Scripture: So the king said to Joab, the commander of the army, who was with him, “Go through all the tribes of Israel, from Dan to Beersheba, and number the people, that I may know the number of the people.”…But the king said to Araunah, “No, but I will buy it from you for a price. I will not offer burnt offerings to the LORD my God that cost me nothing.” So David bought the threshing floor and the oxen for fifty shekels of silver. 2 Samuel 24:2, 24 ESV
Observation: At first glance, this closing chapter of the two books of Samuel reads like an epilogue. As a reminder to future generations, it portrays three critical aspects of an ideal king of Israel:
- A repentant heart (verse 10).
- Earnestness to bear consequences to spare the lives of his people (verse 17).
- Humble submission to those who proclaim the Lord’s instruction (verses 18-19).
These godly attributes stand in contrast to David’s predecessor, Saul, who lacked humility, failed to repent, and did not submit to the Lord’s instruction under Samuel’s direction. But as history records, David was far from perfect. Now in his old age, he succumbs to the temptation of finding security in numbers (employing a census) rather than trusting in the Lord’s protection. There is one perplexing element in this story, though. In the first verse, the author indicates that Yahweh incited David to commit this sinful act. But the writer of the first book of Chronicles presents a nuanced perspective: Satan rose against Israel and incited David to take a census (1 Chronicles 21:1). The two verses reconcile with the understanding that God permitted Satan to test David and Israel just as he did with Job.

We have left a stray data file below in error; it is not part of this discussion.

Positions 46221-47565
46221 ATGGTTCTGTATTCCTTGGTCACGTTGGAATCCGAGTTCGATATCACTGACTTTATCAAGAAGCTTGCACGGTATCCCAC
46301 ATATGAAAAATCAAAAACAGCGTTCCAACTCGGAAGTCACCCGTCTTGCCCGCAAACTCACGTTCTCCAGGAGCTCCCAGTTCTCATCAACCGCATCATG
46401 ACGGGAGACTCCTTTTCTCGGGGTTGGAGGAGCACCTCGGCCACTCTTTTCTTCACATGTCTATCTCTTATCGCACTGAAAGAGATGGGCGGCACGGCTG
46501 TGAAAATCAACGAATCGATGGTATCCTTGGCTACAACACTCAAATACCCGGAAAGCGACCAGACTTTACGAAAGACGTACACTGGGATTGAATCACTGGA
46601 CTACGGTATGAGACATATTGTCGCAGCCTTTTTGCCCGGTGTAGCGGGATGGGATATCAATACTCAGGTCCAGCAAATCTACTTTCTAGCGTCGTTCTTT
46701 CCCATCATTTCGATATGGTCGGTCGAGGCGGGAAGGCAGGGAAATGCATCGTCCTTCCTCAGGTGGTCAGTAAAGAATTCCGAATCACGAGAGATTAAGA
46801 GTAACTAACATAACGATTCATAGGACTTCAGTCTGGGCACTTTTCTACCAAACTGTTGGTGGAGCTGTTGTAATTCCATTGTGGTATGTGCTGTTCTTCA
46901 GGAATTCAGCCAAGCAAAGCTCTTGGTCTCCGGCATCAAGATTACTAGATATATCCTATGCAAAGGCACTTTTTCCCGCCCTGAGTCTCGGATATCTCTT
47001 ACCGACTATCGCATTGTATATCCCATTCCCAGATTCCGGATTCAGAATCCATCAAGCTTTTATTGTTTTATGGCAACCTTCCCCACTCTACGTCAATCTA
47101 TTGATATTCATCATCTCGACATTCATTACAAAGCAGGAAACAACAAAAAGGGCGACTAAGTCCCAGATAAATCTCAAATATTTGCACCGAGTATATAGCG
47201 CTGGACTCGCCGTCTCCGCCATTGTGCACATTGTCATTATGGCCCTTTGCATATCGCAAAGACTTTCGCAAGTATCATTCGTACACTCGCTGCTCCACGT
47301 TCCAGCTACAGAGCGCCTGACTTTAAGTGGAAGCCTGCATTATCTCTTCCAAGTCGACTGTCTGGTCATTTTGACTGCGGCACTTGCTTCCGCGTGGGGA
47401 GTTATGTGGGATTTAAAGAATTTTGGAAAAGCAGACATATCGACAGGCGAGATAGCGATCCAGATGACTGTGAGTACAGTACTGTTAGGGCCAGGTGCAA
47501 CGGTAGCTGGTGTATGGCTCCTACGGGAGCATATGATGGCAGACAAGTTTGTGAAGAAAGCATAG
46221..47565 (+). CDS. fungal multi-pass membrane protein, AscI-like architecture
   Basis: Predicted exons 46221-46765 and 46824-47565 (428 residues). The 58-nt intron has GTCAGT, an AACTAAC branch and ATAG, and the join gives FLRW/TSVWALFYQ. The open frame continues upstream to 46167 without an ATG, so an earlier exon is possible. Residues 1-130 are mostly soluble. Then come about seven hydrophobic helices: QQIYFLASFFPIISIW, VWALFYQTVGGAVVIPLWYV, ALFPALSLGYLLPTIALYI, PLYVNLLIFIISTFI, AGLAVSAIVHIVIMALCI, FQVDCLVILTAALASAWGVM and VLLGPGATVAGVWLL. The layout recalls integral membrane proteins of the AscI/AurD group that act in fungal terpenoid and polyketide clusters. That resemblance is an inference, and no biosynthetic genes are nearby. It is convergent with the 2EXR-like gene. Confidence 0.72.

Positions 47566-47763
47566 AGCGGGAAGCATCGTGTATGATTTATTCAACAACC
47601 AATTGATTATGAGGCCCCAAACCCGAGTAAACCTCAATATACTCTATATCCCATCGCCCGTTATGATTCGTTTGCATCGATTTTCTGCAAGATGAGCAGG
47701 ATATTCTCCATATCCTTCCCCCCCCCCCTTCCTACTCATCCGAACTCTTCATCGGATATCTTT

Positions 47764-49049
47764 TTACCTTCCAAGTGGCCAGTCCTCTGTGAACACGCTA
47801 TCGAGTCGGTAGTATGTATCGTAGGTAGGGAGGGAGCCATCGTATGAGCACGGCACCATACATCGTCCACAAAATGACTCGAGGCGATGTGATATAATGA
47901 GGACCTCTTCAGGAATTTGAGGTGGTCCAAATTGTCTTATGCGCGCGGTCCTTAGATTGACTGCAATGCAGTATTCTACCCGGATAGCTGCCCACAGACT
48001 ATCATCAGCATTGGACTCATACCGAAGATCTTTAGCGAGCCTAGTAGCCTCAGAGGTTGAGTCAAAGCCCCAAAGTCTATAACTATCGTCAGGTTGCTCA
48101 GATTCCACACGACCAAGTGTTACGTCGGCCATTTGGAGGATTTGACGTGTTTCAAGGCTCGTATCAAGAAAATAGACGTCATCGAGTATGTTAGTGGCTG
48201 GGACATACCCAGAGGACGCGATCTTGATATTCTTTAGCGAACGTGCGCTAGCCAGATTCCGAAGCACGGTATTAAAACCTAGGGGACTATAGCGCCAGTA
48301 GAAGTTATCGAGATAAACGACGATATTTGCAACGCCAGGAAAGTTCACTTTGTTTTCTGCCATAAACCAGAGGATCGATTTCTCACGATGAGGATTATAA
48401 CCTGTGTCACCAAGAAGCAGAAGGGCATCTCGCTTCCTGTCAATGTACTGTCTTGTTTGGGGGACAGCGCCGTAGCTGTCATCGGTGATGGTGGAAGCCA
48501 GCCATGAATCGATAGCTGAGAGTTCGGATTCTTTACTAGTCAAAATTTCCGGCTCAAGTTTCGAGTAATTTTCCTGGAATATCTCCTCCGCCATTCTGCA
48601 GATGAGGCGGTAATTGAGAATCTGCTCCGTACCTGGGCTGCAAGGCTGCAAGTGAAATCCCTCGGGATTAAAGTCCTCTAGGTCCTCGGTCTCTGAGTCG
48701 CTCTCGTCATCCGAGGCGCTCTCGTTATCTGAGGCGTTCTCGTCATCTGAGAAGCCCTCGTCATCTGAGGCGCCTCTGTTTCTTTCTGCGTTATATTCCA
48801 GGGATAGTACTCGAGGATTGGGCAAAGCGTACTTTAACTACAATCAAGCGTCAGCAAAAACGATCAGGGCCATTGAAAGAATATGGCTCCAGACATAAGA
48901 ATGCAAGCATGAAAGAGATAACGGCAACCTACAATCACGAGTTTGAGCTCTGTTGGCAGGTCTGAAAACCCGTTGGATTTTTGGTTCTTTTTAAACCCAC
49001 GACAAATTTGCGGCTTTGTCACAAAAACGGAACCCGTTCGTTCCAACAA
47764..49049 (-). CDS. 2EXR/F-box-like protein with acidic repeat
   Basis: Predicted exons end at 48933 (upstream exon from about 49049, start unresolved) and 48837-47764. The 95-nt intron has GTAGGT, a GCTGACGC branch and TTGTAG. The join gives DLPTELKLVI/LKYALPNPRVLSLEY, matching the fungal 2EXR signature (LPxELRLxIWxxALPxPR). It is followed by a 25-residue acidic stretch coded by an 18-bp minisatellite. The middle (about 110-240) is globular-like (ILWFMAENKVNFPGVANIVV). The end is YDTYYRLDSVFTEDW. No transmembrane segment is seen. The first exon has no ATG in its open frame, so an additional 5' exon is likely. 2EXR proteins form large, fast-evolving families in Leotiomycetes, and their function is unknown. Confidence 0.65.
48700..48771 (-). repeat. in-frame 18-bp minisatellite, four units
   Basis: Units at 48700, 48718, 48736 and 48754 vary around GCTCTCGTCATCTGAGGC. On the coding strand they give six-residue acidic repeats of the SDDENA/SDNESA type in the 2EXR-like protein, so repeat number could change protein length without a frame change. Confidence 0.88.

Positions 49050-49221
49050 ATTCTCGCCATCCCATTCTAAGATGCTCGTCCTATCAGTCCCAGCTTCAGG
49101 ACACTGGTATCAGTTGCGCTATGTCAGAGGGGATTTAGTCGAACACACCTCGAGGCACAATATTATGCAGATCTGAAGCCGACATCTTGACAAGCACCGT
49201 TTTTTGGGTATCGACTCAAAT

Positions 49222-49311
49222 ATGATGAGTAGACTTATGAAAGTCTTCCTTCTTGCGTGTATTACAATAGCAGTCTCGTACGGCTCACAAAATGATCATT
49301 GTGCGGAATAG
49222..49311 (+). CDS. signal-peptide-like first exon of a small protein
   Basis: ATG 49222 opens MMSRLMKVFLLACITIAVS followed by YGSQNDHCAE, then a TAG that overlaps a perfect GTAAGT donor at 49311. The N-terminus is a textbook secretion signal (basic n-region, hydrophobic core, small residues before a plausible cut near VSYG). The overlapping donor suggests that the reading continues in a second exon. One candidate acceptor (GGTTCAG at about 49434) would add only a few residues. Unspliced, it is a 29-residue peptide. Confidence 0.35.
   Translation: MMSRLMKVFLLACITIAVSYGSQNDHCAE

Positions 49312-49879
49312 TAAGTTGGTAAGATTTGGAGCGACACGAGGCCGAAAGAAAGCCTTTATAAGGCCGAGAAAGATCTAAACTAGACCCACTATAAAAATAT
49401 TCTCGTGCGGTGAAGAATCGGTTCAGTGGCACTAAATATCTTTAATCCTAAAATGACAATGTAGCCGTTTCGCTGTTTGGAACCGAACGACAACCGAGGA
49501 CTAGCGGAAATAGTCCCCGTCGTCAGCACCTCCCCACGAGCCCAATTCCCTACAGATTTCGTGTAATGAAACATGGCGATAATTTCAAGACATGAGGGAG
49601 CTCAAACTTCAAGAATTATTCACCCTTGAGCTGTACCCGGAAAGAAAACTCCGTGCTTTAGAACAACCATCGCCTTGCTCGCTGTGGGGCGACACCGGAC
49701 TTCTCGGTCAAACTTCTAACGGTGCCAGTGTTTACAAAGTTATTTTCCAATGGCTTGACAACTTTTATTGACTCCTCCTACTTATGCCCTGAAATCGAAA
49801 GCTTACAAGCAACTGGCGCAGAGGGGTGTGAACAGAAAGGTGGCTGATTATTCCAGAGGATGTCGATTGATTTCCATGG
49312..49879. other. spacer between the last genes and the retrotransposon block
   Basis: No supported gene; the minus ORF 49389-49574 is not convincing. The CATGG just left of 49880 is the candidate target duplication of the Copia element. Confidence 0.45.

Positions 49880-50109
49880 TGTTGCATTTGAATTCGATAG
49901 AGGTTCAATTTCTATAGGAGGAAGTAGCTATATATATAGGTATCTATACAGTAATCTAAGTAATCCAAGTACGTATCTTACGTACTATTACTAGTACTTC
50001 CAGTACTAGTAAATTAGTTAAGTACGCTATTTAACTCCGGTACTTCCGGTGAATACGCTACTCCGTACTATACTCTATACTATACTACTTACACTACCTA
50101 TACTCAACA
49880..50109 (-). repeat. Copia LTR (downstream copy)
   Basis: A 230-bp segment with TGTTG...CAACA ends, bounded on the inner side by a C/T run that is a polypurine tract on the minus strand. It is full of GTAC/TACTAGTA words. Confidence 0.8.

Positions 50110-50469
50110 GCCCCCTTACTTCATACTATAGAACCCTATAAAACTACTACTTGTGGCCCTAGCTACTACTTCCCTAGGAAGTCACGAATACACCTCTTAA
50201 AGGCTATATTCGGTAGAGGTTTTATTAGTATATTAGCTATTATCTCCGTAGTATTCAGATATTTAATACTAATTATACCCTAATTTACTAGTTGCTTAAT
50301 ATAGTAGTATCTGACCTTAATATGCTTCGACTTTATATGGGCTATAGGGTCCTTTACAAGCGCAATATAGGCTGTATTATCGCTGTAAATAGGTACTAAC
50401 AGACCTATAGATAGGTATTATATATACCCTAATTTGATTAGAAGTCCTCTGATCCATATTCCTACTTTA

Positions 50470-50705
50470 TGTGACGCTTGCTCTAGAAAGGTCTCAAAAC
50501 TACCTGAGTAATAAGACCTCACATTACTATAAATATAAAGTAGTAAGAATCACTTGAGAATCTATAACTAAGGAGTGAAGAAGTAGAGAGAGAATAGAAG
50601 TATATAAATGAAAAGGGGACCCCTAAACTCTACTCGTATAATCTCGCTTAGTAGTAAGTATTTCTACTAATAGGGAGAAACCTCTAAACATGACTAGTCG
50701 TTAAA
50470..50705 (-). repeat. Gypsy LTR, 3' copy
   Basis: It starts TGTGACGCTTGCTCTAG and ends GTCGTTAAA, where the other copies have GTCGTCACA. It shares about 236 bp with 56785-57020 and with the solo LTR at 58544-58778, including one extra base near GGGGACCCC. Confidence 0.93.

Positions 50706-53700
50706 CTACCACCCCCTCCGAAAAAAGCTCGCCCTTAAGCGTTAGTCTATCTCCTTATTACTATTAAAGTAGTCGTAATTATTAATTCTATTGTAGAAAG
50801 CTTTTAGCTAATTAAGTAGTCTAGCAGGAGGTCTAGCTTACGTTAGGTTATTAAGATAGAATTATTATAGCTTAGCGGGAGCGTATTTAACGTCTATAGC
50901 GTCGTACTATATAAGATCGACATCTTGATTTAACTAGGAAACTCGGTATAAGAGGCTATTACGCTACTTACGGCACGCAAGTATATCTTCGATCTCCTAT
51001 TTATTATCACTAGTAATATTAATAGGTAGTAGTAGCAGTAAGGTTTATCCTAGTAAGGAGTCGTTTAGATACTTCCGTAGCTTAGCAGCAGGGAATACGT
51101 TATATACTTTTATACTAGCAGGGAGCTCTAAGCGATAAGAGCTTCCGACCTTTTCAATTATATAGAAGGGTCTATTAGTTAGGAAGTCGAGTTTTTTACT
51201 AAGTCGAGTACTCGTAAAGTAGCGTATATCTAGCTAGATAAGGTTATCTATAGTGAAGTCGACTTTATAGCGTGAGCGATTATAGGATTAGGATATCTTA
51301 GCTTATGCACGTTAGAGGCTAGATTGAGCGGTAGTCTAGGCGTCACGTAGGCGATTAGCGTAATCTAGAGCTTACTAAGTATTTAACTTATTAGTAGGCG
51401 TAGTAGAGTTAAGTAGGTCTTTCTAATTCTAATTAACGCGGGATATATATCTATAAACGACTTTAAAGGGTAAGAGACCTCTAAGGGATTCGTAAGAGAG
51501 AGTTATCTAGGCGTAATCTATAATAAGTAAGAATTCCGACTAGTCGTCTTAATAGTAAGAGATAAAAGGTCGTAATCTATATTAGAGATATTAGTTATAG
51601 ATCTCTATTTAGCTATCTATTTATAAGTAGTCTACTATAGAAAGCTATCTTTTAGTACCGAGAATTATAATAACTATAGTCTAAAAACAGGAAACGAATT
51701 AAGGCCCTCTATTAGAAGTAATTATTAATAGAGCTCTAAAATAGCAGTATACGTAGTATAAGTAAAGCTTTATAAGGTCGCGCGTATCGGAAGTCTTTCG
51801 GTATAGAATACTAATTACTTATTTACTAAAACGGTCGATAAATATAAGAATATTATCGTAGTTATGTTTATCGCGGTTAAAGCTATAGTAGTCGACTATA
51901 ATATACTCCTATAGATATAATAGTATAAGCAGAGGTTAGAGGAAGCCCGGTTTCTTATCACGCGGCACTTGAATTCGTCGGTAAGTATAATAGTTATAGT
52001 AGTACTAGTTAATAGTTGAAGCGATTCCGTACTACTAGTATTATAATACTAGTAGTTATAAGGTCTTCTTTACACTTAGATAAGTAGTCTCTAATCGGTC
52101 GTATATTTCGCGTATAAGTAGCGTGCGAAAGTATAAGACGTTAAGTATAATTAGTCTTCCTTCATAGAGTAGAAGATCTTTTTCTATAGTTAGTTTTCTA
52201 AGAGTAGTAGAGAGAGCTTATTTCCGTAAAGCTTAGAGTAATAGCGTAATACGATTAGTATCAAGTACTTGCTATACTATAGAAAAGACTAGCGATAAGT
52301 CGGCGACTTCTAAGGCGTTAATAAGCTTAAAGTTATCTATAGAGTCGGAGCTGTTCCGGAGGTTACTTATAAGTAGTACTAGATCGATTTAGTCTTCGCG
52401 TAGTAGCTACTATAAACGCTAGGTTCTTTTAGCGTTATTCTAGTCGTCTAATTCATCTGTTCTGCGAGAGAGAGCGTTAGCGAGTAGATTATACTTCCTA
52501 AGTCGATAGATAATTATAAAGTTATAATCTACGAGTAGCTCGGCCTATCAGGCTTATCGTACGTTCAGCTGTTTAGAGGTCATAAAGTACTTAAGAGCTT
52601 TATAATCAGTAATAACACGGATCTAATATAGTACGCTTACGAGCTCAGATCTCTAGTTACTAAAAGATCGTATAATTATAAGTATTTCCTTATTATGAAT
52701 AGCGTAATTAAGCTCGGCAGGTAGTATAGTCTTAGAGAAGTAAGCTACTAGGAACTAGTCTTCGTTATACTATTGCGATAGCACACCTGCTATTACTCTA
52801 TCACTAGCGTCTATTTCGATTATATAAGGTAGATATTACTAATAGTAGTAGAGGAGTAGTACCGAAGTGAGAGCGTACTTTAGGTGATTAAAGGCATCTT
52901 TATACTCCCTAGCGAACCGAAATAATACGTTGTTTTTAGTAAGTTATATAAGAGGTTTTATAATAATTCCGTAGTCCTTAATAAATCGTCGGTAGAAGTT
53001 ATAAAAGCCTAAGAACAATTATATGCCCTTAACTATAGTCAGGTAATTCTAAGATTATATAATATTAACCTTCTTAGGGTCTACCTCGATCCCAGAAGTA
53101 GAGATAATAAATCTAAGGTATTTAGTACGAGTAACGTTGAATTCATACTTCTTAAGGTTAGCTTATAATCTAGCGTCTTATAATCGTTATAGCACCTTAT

Takeaway: As resolution draws near, David refuses Araunah’s offer to take and use his threshing floor and animals for a sacrifice to God without praying a price (verses 24). Why must there be compensation? According to Mosaic law regarding a census, each counted Israelite must pay a ransom for his life to avert a plague (Exodus 30:12).
Also of interest, the name Araunah is merely a common title used in ancient near eastern languages meaning “the lord.” However, this same story recorded in 1 Chronicles 21 identifies Araunah as Ornan (verses 20-22). In Hebrew, Oran means “that rejoices.” Indeed, David joyfully submitted payment to one who had authority (the “lord” of this particular consecrated site) to follow the Lord’s instructions and bring about the restoration of his people. In the same manner, when we submit to those God sends our way, whether a “Gad” who instruct us in how to repent or an “Ornan” who aids us with the necessary resources, we should rejoice in paying the price of our repentance to make things right with God and others we have wronged.
Prayer: Father God, we thank you for your Son who joyfully paid it all to reconcile us to you. With thankful hearts, please help us exercise humility and rejoice when we offer our sacrifices of repentance—knowing whatever small price we pay pales in comparison to the extravagant gift of your Son. Amen.
Rev. Gordon Green, M.Div., M.A. Counseling